An indie with an intriguing premise, The One I Love is a smart and surprising take on the romantic comedy. The script by Joe Lader adds an interesting dimension to the set-up of a troubled couple on a weekend retreat, one that the trailer only hints at and that I've seen other venues treat as a spoiler. I find that dumb, as the whole point of the movie is that there is this twist, it's what makes it more than your average love story. You can't talk about The One I Love without at least telling the first big reveal. So, be forewarned--and I'll warn you again--if your hackles are raising just reading this, you won't want to travel past the next two paragraphs.
For the spoiler seekers and avoiders alike, here's what you need to know: Mark Duplass (The Mindy Project, Cyrus) and Elisabeth Moss (Mad Men, Top of the Lake) star as Ethan and Sophie, a married couple looking to close their growing distance. Ethan is over analytical, Sophie can be a bit too critical, but in the opening scenes, we quickly get the sense that he tends to be the problem. He thinks more than he listens, living in the past rather than looking to the future. He also cheated on her. As a last-ditch effort, their therapist (Ted Danson, Bored to Death) recommends a house in the country where they can be alone and away from it all. It's a lovely place, but here is where bizarre things start to happen.
And here is where some of you should check out. You like Mark Duplass? You dig the quirky movies he produces with his brother, like Baghead? How about Elisabeth Moss? Here's your chance to see her in a modern role where she can apply a lighter touch. They are a great couple. They develop a good chemistry and Duplass' natural acting style draws nice things out of Moss. You'll believe they may not like each other much now, but they definitely loved one another once. Actually, if you liked Safety Not Guaranteed (also starring Mark Duplass) and enjoyed the kind of science-fiction garnish that made it more than your typical boy-meets-girl scenario, then you definitely want to get in line for a ticket to The One I Love.
You also want to stop reading now. I don't blame you. I hadn't even watched the preview before I saw The One I Love. The element of discovery works in its favor. Go ahead and close this tab.
I mean it.
For those still here, the wrinkle in the narrative fabric of The One I Love is that, in addition to the main house at this getaway, there is also a guest house. What Ethan and Sophie soon discover is that when one of them is alone in the guest house, he or she is visited by a doppelganger of the other. Sophie can converse and even have sex with an exact copy of Ethan who seems to think he actually is Ethan but as he reveals himself more and more, he is apparently the idealized version. Here is the husband she always wished she had.
If that all sounds a little Twilight Zone-y to you, well, that's fine, it's by design. Ethan, when he realizes what is happening, describes it as The Twilight Zone himself. For once, however, the filmmakers actually get what that means. This is not some kind of Richard Kelly too-weird-to-be-real premise or M. Night Shyamalan fake-out. Rather, Lader has written a script that captures what really made Rod Serling's classic anthology show so effective: the weird happenings are meant to shed light on the human condition, to illuminate the particular hang-ups of the people those things are happening to. The "twist" is less important than what it does to the participants and, even further, what they do in response.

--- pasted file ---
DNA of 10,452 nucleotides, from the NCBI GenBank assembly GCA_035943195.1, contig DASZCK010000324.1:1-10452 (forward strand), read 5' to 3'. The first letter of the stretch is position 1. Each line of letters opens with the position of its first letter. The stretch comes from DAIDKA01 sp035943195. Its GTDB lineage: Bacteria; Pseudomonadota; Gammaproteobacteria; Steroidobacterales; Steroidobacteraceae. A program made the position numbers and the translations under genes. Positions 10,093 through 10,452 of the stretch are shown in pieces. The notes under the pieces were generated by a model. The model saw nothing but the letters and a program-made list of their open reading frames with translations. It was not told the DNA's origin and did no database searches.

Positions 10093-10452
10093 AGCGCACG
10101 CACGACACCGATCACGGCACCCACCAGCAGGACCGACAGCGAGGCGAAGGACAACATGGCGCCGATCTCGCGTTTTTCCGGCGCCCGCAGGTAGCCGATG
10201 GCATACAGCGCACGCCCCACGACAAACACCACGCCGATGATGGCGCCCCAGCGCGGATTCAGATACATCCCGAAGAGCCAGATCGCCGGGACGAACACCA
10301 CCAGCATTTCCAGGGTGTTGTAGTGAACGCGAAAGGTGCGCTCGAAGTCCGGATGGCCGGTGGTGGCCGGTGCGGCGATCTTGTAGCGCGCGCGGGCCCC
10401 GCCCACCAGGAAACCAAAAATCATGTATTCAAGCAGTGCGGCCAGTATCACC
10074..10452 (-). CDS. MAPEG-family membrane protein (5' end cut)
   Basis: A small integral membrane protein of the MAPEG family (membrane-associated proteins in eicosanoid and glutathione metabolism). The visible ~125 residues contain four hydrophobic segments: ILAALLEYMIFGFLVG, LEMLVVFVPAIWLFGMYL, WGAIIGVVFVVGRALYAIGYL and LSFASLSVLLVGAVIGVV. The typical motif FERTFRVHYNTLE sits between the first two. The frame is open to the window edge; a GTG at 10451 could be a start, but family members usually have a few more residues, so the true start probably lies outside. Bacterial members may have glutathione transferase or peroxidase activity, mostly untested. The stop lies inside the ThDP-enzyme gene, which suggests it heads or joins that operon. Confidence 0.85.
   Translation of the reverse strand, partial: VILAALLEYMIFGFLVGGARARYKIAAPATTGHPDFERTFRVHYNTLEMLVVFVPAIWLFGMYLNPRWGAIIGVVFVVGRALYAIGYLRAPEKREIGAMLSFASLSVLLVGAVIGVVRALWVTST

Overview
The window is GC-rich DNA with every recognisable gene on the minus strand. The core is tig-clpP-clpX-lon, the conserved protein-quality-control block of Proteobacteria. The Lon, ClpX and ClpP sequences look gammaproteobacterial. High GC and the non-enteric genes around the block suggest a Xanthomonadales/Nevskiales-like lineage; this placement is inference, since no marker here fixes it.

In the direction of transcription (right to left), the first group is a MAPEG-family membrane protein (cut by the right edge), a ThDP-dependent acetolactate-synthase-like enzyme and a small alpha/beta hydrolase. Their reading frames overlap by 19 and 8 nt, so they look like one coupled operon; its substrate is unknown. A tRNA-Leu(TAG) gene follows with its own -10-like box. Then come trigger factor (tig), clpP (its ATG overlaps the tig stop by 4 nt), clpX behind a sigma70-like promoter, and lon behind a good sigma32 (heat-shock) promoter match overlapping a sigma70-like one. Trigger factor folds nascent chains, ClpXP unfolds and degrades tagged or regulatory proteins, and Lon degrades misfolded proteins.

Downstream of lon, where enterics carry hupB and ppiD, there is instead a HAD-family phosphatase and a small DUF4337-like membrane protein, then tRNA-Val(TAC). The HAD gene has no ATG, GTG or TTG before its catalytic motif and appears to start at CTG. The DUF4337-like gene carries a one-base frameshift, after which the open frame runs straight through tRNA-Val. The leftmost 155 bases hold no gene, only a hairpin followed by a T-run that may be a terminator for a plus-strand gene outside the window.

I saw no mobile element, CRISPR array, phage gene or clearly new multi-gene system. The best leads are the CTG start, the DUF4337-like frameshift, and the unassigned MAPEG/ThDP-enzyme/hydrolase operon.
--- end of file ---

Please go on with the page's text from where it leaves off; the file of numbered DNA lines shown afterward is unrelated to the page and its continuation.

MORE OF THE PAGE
Thus, The One I Love becomes about how Ethan and Sophie react to this thing they've discovered. She embraces her über-husband and engages with him during her sessions in the house (only one can go in at a time). Ethan prefers to stand outside and solve the mystery. He can't figure out how to best his better self. Lader and director Charlie McDowell (Bye Bye Benjamin) engage with the premise whole-heartedly and pursue the many narrative tributaries it suggests. This is not a movie that raises a bizarre idea only to jettison it with a nice, clean conclusion. Lader plays the fundamental writer's game of "what would you do?" while also trying to plug any plotholes nitpickers in his audience might try to exploit with their own game of "what if?" If I had one complaint, it's that he doesn't let Ethan #1 spend enough time with Sophie #2, but Lader compensates with some unexpected developments regarding what Ethan can get up to while trying to knock over this particular house of cards.
The fun part is how The One I Love keeps you guessing about where it is going while also challenging your own reactions. Whose side are you on? What would you do if faced with the same options? Does what happens help or hurt the two lovers? Who owns what aspect of their shared pain? Thankfully McDowell and cinematographer Doug Emmett (Damsels in Distress, Bachelorette) keep it simple in terms of how they shoot this thing. Though working in natural-seeming light and limiting their sets, they don't indulge in the kind of mumblecore roam-and-zoom that producer Jay Duplass might have employed in his own movies (The Puffy Chair, Cyrus). They'd rather you have your feet firmly planted and let the story do its work.
Some may be disappointed. You may end up wanting a different kind of wrap-up, you may wish they explored other emotional pockets or went deeper into the ones they do climb into, but as with the best Twilight Zone episodes, it will make you think and consider and debate, meaning you'll still be considering The One I Love and what it all means by the time it's on DVD or streaming on Netflix and you're ready to watch it again.